Everyone wants to know how long it will take for their wounds to heal, what they will look like. There are no mirrors on the ward but patients often use their cameraphones to take pictures of themselves.

It is impossible to predict how long the healing process will take: every burn is different. Wounds might degenerate or they might not look like they need surgery initially but that could change.

Diet is an important factor in the healing process. Protein is essential because it helps your body regenerate. All the food is screened by dieticians. People with poor diets, smokers or those with a low appetite are more at risk of low outcomes, healing-wise.

After the doctors have been round we finish off the dressings – depending on the patient this can take two hours or more per patient.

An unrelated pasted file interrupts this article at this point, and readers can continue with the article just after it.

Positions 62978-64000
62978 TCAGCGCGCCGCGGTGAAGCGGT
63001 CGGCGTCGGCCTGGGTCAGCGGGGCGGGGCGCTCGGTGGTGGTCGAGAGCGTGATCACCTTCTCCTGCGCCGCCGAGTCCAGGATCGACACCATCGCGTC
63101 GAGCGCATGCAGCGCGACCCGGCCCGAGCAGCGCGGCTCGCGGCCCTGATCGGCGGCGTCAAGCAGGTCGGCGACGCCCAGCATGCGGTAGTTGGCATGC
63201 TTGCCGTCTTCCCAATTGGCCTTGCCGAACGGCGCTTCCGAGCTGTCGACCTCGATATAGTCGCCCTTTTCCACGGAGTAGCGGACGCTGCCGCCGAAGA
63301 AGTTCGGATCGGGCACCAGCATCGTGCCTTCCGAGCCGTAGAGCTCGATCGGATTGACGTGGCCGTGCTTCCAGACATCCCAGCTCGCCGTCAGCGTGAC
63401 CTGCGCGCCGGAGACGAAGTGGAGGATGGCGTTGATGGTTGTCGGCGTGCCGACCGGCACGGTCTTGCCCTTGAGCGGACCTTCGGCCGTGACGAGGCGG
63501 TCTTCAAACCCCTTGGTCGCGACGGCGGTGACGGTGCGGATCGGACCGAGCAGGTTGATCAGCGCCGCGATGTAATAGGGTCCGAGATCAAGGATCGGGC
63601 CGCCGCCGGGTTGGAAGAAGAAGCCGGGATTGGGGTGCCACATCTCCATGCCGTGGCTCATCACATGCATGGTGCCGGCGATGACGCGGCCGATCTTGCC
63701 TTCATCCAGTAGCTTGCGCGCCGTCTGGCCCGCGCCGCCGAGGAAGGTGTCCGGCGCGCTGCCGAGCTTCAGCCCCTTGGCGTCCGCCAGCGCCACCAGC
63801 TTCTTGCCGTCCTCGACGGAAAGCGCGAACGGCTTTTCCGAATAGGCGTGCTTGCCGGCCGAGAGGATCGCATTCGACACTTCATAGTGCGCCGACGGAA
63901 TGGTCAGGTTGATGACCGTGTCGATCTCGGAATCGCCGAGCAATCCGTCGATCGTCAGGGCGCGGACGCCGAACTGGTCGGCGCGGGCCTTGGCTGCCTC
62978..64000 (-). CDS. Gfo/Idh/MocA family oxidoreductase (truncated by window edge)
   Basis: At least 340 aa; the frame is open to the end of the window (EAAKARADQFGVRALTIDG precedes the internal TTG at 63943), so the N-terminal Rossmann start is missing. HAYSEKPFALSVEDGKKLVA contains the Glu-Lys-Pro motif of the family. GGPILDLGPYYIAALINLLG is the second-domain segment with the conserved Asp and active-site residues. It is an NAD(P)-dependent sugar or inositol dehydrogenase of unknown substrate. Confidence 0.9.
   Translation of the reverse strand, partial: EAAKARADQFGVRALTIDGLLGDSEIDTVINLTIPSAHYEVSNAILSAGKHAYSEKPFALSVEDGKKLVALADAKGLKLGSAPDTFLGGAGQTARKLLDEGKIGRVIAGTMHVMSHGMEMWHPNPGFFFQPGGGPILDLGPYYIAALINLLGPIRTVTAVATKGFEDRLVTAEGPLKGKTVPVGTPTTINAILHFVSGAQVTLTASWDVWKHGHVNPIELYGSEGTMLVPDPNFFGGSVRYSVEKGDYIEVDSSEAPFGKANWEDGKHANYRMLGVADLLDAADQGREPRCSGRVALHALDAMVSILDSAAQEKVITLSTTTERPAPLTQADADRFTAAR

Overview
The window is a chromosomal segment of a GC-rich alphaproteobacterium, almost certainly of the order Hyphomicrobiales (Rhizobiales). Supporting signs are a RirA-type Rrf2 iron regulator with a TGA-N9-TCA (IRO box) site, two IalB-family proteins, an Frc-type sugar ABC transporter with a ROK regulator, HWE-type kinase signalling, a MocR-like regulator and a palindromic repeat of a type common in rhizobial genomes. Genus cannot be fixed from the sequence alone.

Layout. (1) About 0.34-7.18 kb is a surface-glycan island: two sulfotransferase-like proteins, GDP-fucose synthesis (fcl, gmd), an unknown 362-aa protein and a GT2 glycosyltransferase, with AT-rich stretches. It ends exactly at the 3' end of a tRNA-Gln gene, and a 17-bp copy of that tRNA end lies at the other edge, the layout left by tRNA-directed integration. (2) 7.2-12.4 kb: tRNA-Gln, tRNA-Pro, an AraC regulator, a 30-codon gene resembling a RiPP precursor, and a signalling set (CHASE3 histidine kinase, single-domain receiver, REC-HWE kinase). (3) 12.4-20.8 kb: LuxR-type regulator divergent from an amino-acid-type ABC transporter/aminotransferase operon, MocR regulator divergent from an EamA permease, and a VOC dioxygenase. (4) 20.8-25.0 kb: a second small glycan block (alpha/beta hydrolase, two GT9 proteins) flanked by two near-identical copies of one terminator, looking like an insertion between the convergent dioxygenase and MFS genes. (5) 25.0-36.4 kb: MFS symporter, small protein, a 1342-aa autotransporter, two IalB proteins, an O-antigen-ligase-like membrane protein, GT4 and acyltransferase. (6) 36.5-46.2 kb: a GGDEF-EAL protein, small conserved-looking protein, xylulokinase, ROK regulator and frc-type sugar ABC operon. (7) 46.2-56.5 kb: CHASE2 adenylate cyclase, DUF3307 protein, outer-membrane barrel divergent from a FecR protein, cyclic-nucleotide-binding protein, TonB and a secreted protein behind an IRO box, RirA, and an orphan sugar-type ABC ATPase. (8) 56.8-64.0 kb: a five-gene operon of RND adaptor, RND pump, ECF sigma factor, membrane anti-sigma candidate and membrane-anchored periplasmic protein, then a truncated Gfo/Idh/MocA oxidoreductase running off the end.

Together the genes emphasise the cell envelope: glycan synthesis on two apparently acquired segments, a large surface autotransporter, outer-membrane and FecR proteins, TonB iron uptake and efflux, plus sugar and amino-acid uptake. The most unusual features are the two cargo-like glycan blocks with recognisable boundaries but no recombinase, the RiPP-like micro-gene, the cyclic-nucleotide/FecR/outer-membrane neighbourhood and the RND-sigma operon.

Patients in intensive care have sometimes lost 20 per cent of their body surface area. They may have been in a house fire or it could be a result of self-immolation. They leak a lot of liquid, like when a blister pops you leak fluid. These patients will have a lot of fluid replacement going on.

Most of the intensive care cases are intubated. When you don’t have enough fluid in your body to function you will go into hypovolemic shock [meaning the heart is unable to pump enough blood to the body]. Sometimes you put dozens of litres of fluid into a patient every hour.

All the patients on my ward will be screened by a psychologist, partly because of the often traumatic nature of the injury and partly because people with burns are more likely to have mental health issues. People who are socially isolated and have stopped taking care of themselves might drink and smoke and are more likely to scald themselves and not treat themselves for the burn – a scald on the foot could get infected and the person could then end up on my ward.

People with peripheral neuropathy [impaired sensation] are also more likely to end up on my ward, as are blind people, and children because they have a less developed sense of danger.